The Day He Died


If my sister hadn’t texted me last night I wouldn’t have remembered it was the date my father, Bob Klein, died in 2014. The day has slipped my mind the last few years.

That’s never the case regarding my mother, who died on July 9, 1983, when she was only 58. Almost 40 years ago, yet I see that day approaching every year like a dark cloud on the horizon. I think it’s because I was young—and so was she. Too young. What did I know of death back then? A bit, and mostly in the abstract. My mother found out she was seriously ill and six months later was gone. I alternated between disbelief, numbness, and suffocating grief. So this is the way life goes. This is what we get. I had an overwhelming feeling I would be next.

Bob and Irene Klein, some summer in Canada. Looks like gin and tonics to me, and my mom’s ubiquitous cigarette.

Thirty years later when my father’s turn came I was more a seasoned soldier. I’d been through personal battles, I’d witnessed more death, I could bear some weight on my shoulders. And I had a family of my own to love and support me.

2014 had already been a tough year: my daughter got sick, I broke up with my publisher. I’d been expecting my dad to die—he’d been doing it for years, slowly, under the torture of dementia. There was no surprise. No acute crushing trauma. There was sadness and relief. The actual date he died almost blended into the longer arc of his life and mine. The morning of his funeral we were getting dressed in our hotel room. I helped my son knot his tie. We took a few photos because we were rarely dressed up together and we all looked so turned out.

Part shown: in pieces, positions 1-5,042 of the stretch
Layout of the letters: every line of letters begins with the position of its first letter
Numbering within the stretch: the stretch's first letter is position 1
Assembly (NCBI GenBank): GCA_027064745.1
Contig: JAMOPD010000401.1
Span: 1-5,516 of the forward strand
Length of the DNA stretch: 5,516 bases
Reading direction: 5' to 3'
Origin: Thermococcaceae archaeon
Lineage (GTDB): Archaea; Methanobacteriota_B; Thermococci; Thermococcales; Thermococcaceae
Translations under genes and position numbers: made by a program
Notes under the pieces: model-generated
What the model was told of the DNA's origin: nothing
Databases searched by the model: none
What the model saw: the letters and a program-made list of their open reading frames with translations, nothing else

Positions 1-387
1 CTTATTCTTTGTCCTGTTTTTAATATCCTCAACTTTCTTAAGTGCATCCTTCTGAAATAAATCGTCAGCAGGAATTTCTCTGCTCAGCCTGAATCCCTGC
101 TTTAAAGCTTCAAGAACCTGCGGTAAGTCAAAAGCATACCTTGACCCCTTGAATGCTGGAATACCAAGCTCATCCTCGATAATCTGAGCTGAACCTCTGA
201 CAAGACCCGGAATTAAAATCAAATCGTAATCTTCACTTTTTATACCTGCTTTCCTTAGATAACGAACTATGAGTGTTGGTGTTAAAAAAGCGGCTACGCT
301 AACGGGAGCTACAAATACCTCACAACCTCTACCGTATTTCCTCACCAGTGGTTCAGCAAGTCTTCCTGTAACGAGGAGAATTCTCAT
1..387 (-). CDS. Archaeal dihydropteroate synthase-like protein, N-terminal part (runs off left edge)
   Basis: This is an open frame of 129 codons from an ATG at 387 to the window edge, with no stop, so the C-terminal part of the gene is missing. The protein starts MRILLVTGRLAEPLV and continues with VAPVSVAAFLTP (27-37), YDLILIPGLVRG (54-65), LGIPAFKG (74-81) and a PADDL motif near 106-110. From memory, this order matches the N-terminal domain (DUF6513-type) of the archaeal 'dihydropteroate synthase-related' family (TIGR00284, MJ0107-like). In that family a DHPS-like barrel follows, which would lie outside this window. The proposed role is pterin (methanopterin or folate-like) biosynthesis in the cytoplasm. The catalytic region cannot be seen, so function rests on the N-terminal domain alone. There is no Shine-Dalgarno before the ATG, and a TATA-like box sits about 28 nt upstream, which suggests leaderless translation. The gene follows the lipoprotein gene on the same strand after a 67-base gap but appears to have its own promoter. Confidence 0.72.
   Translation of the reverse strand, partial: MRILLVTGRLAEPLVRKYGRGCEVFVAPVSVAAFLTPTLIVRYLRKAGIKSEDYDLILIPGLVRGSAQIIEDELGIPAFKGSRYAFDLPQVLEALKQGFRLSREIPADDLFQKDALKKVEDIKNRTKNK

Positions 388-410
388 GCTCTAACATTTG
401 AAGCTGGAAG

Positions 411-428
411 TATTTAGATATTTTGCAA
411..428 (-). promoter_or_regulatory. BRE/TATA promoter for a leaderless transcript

After the funeral and luncheon, my dad’s grandchildren stood outside the restaurant for a photo. He loved them all and held each one of them as babies. How he loved holding babies.

I’ve written about my parents before. I knew them and didn’t know them.

Companion pieces:

By David Klein

David Klein

Published novelist, creative writer, journalist, avid reader, discriminating screen watcher.


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